An unprecedented number of Christian Reformed churches will mark the International Day of Prayer for the Persecuted Church this year, just two years after synod encouraged churches to mark this day (Acts of Synod 2016, p. 862).
“We were so pleased by the number of bulletin insert orders this year,” said Paola Fuentes Gleghorn, communications specialist with the CRC Office of Social Justice (OSJ), which produced resources for churches to use on November 4 or 11 to commemorate this day. “Last year we printed 3,500 inserts, and this year we are planning to print more than 23,000.”
This year’s materials focus on the persecution of Christians in North Korea. “North Korea has been, and continues to be, a nation that commits some of the most horrific human rights abuses in the world,” said Shannon Jammal-Hollemans of the OSJ. “What is highly disturbing is the suppression of communication that silences the voices of Christians in North Korea in order that the stories of their suffering would go untold. This suppression needs to end.”
In the words of synod’s Committee to Study Religious Persecution and Liberty, “To build a movement against persecution, the most fundamental thing the church must do is preach and practice a theology that religious freedom is for all persons” (Agenda for Synod 2016, p. 466).
To order bulletin inserts for your church or to download supplemental resources like a litany, prayer, powerpoint, and video, visit justice.crcna.org/religious-persecution-and-idop.
- For broadcasters like the Far East Broadcasting Company that seek to reach North Koreans with the message of the gospel.
- For those detained in North Korea for their faith or for other reasons. Pray that they may be miraculously protected from harm, as Shadrach, Meshach, and Abednego were protected in the fiery furnace (Daniel 3).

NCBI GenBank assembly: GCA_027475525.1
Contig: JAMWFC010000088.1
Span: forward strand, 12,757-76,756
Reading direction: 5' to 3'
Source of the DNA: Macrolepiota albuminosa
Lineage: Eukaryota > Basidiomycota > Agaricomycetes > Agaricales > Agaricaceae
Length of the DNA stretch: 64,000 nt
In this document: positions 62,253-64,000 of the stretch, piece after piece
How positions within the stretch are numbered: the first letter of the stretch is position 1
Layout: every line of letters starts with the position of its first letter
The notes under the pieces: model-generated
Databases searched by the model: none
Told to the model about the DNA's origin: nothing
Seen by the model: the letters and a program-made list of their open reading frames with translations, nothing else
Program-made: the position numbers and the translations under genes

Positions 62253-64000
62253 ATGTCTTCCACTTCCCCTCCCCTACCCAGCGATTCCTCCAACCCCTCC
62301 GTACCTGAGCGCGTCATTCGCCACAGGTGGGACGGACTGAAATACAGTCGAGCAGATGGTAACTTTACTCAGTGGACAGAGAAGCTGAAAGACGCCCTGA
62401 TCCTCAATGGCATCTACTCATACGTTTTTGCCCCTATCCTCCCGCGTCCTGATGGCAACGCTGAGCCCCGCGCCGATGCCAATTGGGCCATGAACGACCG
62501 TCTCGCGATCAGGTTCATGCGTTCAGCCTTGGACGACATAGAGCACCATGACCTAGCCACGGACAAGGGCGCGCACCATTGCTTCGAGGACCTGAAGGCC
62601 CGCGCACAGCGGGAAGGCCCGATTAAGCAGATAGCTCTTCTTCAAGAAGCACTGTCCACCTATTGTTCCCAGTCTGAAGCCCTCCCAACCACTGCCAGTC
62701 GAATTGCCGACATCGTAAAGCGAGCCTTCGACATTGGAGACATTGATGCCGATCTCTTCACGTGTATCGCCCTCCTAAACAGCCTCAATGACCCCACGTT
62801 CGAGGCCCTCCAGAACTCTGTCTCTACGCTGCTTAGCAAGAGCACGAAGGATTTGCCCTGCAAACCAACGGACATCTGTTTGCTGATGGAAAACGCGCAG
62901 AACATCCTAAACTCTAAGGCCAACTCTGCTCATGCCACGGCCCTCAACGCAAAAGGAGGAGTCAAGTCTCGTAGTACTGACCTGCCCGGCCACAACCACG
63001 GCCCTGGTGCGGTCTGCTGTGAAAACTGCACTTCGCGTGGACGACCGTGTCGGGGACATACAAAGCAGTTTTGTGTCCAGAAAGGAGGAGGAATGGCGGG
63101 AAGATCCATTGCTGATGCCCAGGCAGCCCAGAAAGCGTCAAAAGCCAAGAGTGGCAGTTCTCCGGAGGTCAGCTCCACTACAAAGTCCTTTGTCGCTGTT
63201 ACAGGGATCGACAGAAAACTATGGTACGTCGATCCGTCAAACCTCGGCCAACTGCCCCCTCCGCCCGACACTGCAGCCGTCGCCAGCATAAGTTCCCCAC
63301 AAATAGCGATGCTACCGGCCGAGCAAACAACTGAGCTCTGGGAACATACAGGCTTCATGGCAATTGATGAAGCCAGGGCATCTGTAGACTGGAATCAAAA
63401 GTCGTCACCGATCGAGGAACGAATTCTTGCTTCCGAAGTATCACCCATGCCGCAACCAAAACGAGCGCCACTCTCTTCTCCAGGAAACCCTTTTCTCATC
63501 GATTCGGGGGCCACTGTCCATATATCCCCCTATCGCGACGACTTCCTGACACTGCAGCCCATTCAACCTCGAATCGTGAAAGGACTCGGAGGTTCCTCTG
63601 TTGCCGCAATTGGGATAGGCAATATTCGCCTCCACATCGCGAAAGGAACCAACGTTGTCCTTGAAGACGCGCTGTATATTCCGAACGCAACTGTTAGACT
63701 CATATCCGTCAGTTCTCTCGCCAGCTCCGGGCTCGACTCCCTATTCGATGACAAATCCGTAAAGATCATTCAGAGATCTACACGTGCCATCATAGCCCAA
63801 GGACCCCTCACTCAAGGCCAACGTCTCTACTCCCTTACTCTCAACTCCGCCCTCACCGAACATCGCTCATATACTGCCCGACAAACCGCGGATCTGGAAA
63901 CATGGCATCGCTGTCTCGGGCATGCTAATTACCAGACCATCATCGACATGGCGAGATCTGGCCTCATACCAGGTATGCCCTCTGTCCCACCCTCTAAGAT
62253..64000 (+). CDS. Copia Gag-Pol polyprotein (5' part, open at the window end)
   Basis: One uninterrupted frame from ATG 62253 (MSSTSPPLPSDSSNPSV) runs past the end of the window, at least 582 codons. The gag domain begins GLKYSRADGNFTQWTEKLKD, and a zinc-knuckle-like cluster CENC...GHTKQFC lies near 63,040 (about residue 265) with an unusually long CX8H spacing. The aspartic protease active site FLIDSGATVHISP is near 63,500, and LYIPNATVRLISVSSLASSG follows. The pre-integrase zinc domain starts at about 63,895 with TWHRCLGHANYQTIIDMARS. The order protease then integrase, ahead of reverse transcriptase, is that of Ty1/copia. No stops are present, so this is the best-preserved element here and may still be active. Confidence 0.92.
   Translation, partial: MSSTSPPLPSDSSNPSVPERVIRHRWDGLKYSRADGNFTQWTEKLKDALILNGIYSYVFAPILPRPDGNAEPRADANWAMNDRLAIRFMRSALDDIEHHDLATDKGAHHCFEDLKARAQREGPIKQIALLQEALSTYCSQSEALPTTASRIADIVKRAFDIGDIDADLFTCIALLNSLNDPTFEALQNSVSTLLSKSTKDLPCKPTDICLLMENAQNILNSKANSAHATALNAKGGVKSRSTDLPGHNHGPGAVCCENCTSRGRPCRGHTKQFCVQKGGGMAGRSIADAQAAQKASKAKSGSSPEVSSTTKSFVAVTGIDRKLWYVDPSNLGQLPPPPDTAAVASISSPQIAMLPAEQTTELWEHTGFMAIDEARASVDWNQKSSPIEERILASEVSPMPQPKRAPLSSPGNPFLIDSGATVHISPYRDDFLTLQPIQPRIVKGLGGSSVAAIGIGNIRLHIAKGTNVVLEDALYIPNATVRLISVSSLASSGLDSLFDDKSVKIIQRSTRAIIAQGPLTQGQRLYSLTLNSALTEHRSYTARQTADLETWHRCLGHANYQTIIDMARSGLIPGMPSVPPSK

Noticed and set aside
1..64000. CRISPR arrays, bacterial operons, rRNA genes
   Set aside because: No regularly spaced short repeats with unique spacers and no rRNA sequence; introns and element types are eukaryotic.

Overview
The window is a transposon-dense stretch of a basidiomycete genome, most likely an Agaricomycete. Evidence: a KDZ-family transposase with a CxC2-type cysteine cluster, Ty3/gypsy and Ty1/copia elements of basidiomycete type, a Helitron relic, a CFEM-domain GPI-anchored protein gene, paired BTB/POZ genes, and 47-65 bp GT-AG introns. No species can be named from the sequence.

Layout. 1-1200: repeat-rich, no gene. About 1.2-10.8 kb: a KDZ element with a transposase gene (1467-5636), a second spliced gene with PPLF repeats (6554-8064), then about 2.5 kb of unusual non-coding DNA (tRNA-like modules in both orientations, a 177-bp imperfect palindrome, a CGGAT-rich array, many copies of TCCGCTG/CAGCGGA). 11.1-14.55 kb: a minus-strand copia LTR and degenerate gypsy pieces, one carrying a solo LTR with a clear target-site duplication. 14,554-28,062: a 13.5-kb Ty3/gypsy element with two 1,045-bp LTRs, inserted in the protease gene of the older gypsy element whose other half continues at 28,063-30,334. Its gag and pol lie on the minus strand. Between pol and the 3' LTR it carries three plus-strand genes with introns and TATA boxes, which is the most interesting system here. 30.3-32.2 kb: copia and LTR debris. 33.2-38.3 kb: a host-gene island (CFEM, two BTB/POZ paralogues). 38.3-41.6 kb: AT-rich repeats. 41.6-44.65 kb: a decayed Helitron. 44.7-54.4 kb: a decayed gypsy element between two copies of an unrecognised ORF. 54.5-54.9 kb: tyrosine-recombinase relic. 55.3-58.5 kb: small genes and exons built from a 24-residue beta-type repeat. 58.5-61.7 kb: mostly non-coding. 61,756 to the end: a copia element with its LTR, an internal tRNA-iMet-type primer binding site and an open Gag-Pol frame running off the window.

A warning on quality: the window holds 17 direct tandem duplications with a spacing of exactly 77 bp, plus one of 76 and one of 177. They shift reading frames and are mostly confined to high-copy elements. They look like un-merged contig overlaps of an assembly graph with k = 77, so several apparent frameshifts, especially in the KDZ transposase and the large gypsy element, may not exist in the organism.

- For people in both North and South Korea who don’t know where their family members are because of the division of families during the Korean War or the detention of family members in North Korean prisons or work camps.
- For those who dare to worship God in North Korea despite this persecution.
- For the reunification of North and South Korea and that a true and lasting peace be established, with freedom of religion for all Koreans.
Religious Persecution in North Korea
- Christians in North Korea, estimated by the United Nations to number between 200,000 and 400,000, often practice their faith in secret for fear of being reported to the authorities.
- According to a South Korean nongovernmental organization, there were 1,304 cases of violations of the right to freedom of religion or belief by North Korean authorities in 2017, including 119 killings and 87 disappearances.
- According to the United Nations, between 80,000 and 120,000 people are detained in political prison camps in North Korea. Arbitrary arrest, torture, forced labor, and public executions are common.
- Technically the country’s constitution allows for freedom of religious belief. There are a very limited number of government-permitted religious groups. and some forms of religious education are permitted (including several programs for training Protestant and Buddhist clergy).
- Based on the North Korean government’s reports, the number of people practicing any religion in the country has dropped precipitously since 1950, but since many worship in secret, the real number of Christians in North Korea is difficult to know.
Sources: Human Rights Watch World Report 2017 and the U.S. Department of State’s International Religious Freedom Report for 2017.